Yeast is a unicellular microorganism that belongs to the division of Ascomycota and Fungi imperfecti [1]. Several species of yeast exist. Some of the common genera of yeast include Rhodotorula, Candida, Trichosporon, Saccharomyces, Kluyveromyces, Pichia, Trichospora, Torulopsis, Leucosporidium, Hansenula, Torula, Cellulomonas, Xanthomonas and Schizosaccharomyces [1,2]. Like bacteria and mould, some species of yeast are pathogenic to humans especially on immune-compromised individuals. While several species play beneficial roles in humans health as well. Saccharomyces cerevisiae is among the grass organisms that have been implicate with food safety. Like some species of Lactobacillus, Saccharomyces cerevisiae have several foods and feed potentials [2,3]. Reethus et al. [3] reported that Saccharomyces cerevisiae is mainly used in animal, while Saccharomyces boulardii is the most commercially used probiotics (a live microbial feed supplemented to animal diets to enhance the balance of microbes found in the intestines). Saccharomyces cerevisiae are widely used in fermentation processes of sugar rich substances such as cassava wastes [4,5], grapes, sugarcane, fruit wastes [3].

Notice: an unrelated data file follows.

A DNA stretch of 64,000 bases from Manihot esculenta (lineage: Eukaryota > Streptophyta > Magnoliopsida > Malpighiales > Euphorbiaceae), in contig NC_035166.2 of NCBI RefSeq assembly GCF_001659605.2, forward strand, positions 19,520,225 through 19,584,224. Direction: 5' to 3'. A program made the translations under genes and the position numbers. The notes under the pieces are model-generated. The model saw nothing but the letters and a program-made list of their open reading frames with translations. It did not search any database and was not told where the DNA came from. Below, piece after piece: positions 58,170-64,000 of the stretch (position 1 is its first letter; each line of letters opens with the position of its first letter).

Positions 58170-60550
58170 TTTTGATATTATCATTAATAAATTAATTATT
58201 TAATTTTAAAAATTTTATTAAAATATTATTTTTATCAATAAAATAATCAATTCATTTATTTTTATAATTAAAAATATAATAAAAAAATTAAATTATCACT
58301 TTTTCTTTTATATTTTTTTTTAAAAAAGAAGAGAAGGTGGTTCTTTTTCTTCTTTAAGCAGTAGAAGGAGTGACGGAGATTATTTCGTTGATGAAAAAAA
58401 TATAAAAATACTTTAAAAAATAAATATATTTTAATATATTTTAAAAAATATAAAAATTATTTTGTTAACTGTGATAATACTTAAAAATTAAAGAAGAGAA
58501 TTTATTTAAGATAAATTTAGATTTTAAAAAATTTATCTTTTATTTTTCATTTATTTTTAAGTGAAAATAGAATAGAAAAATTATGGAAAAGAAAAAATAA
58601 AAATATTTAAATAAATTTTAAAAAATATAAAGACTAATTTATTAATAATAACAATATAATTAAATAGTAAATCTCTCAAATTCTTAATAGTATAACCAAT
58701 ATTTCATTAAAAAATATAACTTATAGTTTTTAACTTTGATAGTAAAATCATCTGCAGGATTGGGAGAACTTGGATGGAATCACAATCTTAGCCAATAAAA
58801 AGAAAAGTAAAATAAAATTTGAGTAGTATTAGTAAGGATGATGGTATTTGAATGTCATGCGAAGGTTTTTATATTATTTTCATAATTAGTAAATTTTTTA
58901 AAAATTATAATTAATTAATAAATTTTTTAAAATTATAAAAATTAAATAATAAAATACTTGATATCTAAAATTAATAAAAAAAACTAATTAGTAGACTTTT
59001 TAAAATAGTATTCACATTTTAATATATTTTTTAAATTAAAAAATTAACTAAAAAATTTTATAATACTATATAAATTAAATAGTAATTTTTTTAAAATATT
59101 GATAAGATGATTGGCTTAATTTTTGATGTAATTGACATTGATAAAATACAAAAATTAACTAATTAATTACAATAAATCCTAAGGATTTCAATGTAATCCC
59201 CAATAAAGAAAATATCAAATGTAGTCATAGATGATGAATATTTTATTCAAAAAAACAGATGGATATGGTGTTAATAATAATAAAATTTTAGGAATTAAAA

Saccharomyces cerevisiae can be cultivated under aerobic and anaerobic condition depending on the choice of medium. Saccharomyces cerevisiae have the potentials to utilize and grow in diverse sugars especially glucose, sucrose, maltose etc. [3]. Several substrates have been used for the cultivation of Saccharomyces cerevisiae including cassava mill effluents [6-9], palm oil mill effluents [10], jagger, pods, fruit wastes, vegetable wastes, banana and orange peels and deoiled cake [3]. Specifically, Nigeria is the largest producers of cassava in the world [4,11,12]. During the processing cassava mill effluents (waste water) is a major liquid wastes that are discharged into the soil without any form of treatment [6-9,13-16]. Thereby causing an alteration in microbial [17] and physicochemical constituents of the receiving soil over a prolong period of time [12]. Studies have indicated that the constituents of the wastes could be improved upon when treated with Saccharomyces cerevisiae [6,13].